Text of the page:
Space vs Ocean. I can list a couple of
reasons why we focused more on space instead of
the ocean in our history.
1) Accessibility. Like most animals on
Earth, when we open our eyes, we realize that the
sun is shining during the day and that the moon
and stars provide light during the night. Though
we knew little about them in ancient times, there
is no doubt that we knew of their existence.
However, for the ocean, only those living close to
the ocean could appreciate its beauty. We now have
been exposed to both of them because of our
education, but in our long history, the outer
space has been "more accessible".
2) Importance, Research difficulty, and
cost. There is no doubt that the ocean is very
important to our survival. We get a lot of food
from our ocean and ship a lot of stuff through our
ocean. However, to a certain degree, it is much
easier to study pace. Basically, if the weather is
good, we can study them anytime and almost
everywhere. We can observe stars that are very far
away with the naked eye. But this is not true for
ocean exploration. You need to get to the ocean
first. Then you realize you can only see the
surface. You can dive into the ocean, but probably
only a few meters deep and still hard to see
anything. With the modern instruments it is easier
to explore the sea, but still it is more and more
expensive to explore the deep ocean due to the
lightning and pressure under water. Although
modern space exploration is getting more
expensive, in our long history, the observation of
outer space has cost much less./p>
3) Research content: Though there are
probably many unknown creatures in the deep ocean,
this is not comparable to outer space. One might
expect alien creatures or large scale phenomena
(say black holes, neutron stars). To me, it is far
richer to explore outer space; we know little
about what is very far away from us and we can
expect to learn a lot more.
4) Research significance. We can spend
millions and millions to explore the sea, sample
more exotic creatures and explore a lot more
natural resources in the ocean, but still the
significance is very limited. This is not true for
outer space exploration. We can potentially find
another planet in case some catastrophic event
occurs. And most importantly, space exploration
can shape our understanding of the universe in a
fundamental level. The first example that came
into my mind is related to the recent solar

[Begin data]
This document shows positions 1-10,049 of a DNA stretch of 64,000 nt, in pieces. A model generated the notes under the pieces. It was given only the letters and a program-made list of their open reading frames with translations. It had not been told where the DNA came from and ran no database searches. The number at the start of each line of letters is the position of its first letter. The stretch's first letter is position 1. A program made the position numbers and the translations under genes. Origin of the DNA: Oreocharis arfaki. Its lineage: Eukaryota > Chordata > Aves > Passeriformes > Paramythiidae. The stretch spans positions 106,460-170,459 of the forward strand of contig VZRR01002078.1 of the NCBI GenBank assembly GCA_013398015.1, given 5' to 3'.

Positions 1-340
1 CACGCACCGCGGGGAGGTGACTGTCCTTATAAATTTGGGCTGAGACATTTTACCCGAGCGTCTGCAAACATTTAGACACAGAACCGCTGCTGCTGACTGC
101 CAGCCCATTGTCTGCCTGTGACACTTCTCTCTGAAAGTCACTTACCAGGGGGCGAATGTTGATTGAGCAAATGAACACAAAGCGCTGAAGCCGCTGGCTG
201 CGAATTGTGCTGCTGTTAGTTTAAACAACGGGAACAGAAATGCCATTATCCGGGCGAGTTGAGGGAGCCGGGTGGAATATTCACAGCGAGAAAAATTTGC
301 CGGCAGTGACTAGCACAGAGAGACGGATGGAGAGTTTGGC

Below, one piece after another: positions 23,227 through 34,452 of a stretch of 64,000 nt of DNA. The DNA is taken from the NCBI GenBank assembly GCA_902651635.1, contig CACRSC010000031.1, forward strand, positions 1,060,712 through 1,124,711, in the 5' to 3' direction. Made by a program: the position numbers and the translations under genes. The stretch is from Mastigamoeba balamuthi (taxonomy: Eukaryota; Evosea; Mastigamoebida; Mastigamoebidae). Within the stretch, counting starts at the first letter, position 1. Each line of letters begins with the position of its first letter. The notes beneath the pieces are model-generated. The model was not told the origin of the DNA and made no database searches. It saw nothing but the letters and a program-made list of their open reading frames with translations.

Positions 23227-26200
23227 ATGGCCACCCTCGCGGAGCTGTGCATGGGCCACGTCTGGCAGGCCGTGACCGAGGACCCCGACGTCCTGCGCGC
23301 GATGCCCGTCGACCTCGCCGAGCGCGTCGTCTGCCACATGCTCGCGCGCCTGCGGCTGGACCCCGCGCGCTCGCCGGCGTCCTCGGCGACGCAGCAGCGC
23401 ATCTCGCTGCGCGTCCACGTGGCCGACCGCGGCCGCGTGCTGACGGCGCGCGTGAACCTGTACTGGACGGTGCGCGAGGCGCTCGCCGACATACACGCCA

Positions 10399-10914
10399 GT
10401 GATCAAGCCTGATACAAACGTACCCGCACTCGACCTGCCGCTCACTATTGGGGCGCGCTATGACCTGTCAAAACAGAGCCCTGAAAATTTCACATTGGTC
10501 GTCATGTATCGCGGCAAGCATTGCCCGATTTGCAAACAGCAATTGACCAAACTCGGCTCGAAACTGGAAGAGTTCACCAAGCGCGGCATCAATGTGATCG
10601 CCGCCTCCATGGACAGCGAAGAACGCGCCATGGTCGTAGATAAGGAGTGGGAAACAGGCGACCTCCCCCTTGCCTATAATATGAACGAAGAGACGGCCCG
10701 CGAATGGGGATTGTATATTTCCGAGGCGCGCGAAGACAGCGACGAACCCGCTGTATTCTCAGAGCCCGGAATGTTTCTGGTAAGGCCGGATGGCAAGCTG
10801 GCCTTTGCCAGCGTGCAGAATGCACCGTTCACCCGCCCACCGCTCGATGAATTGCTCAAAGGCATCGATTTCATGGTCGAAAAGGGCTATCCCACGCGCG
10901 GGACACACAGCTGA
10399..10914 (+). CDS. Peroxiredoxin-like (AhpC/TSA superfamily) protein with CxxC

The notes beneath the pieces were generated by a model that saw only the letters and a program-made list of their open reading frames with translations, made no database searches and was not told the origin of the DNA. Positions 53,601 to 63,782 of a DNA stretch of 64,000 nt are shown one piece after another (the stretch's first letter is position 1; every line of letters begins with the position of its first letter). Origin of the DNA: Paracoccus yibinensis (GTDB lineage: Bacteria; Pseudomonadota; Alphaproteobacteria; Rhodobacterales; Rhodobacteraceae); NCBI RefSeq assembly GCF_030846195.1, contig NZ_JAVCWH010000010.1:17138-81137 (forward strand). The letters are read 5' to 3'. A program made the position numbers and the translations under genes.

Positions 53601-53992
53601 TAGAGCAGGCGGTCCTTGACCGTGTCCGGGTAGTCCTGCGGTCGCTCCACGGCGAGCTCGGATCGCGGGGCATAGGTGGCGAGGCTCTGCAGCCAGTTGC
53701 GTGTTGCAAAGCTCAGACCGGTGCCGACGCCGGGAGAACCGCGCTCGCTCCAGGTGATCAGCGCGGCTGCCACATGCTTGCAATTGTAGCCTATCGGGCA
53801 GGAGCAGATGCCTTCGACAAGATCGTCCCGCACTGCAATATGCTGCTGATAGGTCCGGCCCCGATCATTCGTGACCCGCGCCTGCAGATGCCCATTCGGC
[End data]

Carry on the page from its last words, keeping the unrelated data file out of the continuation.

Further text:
eclipse (current date is August 2017): In 1919,
Einstein’s general theory of relativity was
verified during the solar eclipse. This was a
fundamental victory of Einstein's new concept of
space and time. There was another big event in the
physics community in 2016: the first
observation of gravitational waves. It was
another verification of Einstein’s general theory
of relativity and those who lead the discovery
might get the Nobel Prize this year.
There are many mysteries and questions that
should be answered, such as: What is space and
time? Is Einstein's theory the end? What is our
universe? I can list tons of big questions and
they are tough to answer. Human civilization will
uncover these mysteries in the future. The ocean
is big, but compared to outer space, it is small;
so is the research significance when you compare
ocean and space.
I'm not sure that is true - a great deal of
research is done on the ocean, probably more than
space, actually (it's difficult to get to space,
but not to get to the ocean).
Space exploration is more exciting for many
people, probably thanks to movies like Star Wars,
etc., which is possibly why so much focus is made
Maybe you should write EON studios (the
producers of the James Bond franchise) and tell
them to remake The Spy Who Loved Me, which takes
place in the ocean...
I think the simple answer is that we have
NASA - the National Aeronautics and Space
Administration - that wants to do space
research, and they get about $18 billion per
It was pretty cool, watching the first person step
onto the moon, on our old black and white TV, but
now the NASA news isn't so exciting.
Here's a NASA link that says they 'REACH NEW
HEIGHTS', 'BENEFIT ALL MANKIND,' 'REVEAL THE
NASA budget 2017
NASA was founded in 1958.
The oceans only have NOAA - the National
Oceanic and Atmospheric Administration - and
they have to share their Administration with the
atmosphere. But that's not such bad news, because
the atmosphere and the oceans sit next to each
other on earth, so they affect each other -
CO2 in the atmosphere goes into the
ocean, for example.
NOAA only gets about $5 billion per year.
When you think about all the oceans and all
the atmosphere, that's a pretty big disadvantage
for NOAA, as opposed to NASA, which doesn't have
so much urgent stuff to do and can spend so much
more $$ on trying to convince us about how 'cool'
NOAA was founded in 1970.
Those are my opinions; NASA would disagree with
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